CAUTHE 2024 Conference – A recap

Cauthe (pronounced core-thee OR cow-thee depending on where you’re from) brings together professional and student researchers to discuss the latest issues and challenges related to the tourism, hospitality, and events industries. Cauthe stands for the Council for Australasian Tourism and Hospitality Education and is the largest and most prestigious academic conference for hospitality, tourism, and events in Australasia. The 34th annual conference was held in Hobart this year and the focus was on ‘diverse voices: creating change in tourism, hospitality, and events. Committee member Lexi Connors had the opportunity to attend, represent YTN and share her experience.

Before the conference officially kicked off, students had the opportunity to join in a day-long workshop for PhD scholars and Early Career Researchers. The morning involved breaking the ice and getting to know one another followed by two afternoon workshops. Attendees could choose to learn more about collaborating and networking in academia, mindfulness and wellbeing or navigating promotion in the New Impact Era before a mentor session. Cauthe is both incredibly hardworking, but incredibly social. One minute you’re sitting in front of a panel of experts from the top universities in the country and the next you’re at an ever so decent pub crawl.

The conference runs in concurrent sessions (sometimes up to 7 at a time) which usually last twenty minutes each and are all organised into themes. The themes provide a fresh perspective on current topics such as regenerative tourism, influencers and destination marketing, gender and LGBTIQ+ perspectives in events, Indigenous tourism, and trends in food consumption. To say it covers the breadth of tourism, hospitality and events is an understatement. The keynote speaker on day one was a real highlight, where Associate Professor Rebecca Bennett from Murdoch University spoke about the diversity dichotomy. Her presentation asked us to learn about diversity by learning from, not about, others and states that to “to learn from diversity, we need to position ourselves within it”. Not only was her presentation enlightening, particularly learning about Noongar pedagogy (an Indigenous undergraduate subject taught at Murdoch University featuring 100% Indigenous content). But it also set the tone for the rest of the week ahead.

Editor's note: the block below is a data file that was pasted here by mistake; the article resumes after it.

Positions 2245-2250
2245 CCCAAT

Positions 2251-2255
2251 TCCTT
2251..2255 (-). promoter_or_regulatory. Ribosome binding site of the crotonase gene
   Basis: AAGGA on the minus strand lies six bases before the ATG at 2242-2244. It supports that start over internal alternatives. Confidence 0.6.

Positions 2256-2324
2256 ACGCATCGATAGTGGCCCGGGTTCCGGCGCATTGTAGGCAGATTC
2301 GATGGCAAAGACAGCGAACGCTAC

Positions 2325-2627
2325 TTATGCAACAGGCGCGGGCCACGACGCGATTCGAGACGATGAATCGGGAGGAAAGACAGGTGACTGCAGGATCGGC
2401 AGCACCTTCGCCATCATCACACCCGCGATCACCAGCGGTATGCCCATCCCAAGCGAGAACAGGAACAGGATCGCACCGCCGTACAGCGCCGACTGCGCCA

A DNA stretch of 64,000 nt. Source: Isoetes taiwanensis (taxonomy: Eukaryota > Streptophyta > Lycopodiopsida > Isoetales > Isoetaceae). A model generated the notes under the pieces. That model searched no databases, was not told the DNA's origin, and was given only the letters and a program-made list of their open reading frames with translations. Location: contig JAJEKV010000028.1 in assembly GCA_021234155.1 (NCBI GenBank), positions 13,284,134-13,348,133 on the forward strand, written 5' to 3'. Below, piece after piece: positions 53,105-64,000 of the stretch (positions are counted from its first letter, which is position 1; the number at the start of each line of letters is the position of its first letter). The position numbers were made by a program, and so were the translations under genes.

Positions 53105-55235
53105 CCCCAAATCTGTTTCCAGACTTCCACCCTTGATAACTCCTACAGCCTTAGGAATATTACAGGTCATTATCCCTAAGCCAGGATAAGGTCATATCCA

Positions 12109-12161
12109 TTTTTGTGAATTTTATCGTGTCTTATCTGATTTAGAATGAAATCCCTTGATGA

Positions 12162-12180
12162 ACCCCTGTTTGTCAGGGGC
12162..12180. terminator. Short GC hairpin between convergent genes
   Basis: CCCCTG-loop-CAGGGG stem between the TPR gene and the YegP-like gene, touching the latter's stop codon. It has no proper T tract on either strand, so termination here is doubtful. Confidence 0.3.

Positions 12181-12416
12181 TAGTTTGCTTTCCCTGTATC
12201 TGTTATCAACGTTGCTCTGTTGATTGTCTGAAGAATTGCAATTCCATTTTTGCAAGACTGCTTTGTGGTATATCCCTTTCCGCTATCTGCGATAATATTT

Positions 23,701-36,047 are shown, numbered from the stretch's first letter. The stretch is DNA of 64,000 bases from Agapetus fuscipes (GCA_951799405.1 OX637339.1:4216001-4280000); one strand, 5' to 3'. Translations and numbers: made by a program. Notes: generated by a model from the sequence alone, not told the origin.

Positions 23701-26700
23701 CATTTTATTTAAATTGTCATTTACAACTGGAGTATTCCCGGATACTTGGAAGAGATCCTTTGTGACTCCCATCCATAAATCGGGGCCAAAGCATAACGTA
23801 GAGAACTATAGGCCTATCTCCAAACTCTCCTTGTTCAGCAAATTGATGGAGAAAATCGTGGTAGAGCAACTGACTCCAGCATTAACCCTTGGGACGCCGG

For students looking to present at Cauthe, the process usually starts in October and begins with making a submission of your paper or poster. From there, your paper is reviewed and sent back to you with any edits required before receiving a confirmation. Presenting at Cauthe can be nerve wracking, especially for a first timer – you are essentially allocated fifteen minutes to present a years’ worth (and then some) of work. Afterwards, there are 5 minutes for questions from the audience. It can be particularly tricky to navigate answering these questions from someone who has more than double the research experience than you, but the support from newly made peers helps to calm the butterflies. 

For those interested, you can become a Cauthe member which brings a range of benefits, such as: networking and collaboration opportunities, free online access to the Journal of Hospitality and Tourism Management, entering their year-long mentoring program and a discounted rate to their annual conference. Overall, Cauthe is a highly rewarding and beneficial experience for both personal and career growth and a gateway for those seeking to explore the world of research. Absolutely recommend.